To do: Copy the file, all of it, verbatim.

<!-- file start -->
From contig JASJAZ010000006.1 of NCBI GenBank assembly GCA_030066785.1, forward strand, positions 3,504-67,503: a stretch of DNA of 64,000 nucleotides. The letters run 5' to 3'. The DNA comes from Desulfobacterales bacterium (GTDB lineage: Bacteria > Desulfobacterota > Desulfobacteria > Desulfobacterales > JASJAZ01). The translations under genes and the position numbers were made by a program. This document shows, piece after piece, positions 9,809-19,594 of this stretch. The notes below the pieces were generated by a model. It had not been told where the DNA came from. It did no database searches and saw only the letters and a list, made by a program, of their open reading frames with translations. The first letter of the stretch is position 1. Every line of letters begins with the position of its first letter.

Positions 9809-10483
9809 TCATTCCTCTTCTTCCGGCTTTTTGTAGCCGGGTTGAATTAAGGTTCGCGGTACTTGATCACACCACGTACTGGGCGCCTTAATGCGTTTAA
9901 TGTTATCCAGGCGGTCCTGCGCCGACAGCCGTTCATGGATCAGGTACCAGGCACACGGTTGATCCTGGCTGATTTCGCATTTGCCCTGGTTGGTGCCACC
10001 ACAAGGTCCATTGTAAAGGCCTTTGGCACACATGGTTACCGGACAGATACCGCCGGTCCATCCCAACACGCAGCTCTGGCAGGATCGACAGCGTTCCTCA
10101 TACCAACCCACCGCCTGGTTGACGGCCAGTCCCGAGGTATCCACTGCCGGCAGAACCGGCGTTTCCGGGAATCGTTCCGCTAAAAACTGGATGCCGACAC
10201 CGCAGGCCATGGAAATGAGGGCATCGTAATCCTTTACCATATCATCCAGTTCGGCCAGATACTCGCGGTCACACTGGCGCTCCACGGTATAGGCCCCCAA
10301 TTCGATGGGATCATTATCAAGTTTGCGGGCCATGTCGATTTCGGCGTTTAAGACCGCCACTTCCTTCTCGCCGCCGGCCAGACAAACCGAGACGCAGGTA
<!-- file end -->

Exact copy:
From contig JASJAZ010000006.1 of NCBI GenBank assembly GCA_030066785.1, forward strand, positions 3,504-67,503: a stretch of DNA of 64,000 nucleotides. The letters run 5' to 3'. The DNA comes from Desulfobacterales bacterium (GTDB lineage: Bacteria > Desulfobacterota > Desulfobacteria > Desulfobacterales > JASJAZ01). The translations under genes and the position numbers were made by a program. This document shows, piece after piece, positions 9,809-19,594 of this stretch. The notes below the pieces were generated by a model. It had not been told where the DNA came from. It did no database searches and saw only the letters and a list, made by a program, of their open reading frames with translations. The first letter of the stretch is position 1. Every line of letters begins with the position of its first letter.

Positions 9809-10483
9809 TCATTCCTCTTCTTCCGGCTTTTTGTAGCCGGGTTGAATTAAGGTTCGCGGTACTTGATCACACCACGTACTGGGCGCCTTAATGCGTTTAA
9901 TGTTATCCAGGCGGTCCTGCGCCGACAGCCGTTCATGGATCAGGTACCAGGCACACGGTTGATCCTGGCTGATTTCGCATTTGCCCTGGTTGGTGCCACC
10001 ACAAGGTCCATTGTAAAGGCCTTTGGCACACATGGTTACCGGACAGATACCGCCGGTCCATCCCAACACGCAGCTCTGGCAGGATCGACAGCGTTCCTCA
10101 TACCAACCCACCGCCTGGTTGACGGCCAGTCCCGAGGTATCCACTGCCGGCAGAACCGGCGTTTCCGGGAATCGTTCCGCTAAAAACTGGATGCCGACAC
10201 CGCAGGCCATGGAAATGAGGGCATCGTAATCCTTTACCATATCATCCAGTTCGGCCAGATACTCGCGGTCACACTGGCGCTCCACGGTATAGGCCCCCAA
10301 TTCGATGGGATCATTATCAAGTTTGCGGGCCATGTCGATTTCGGCGTTTAAGACCGCCACTTCCTTCTCGCCGCCGGCCAGACAAACCGAGACGCAGGTA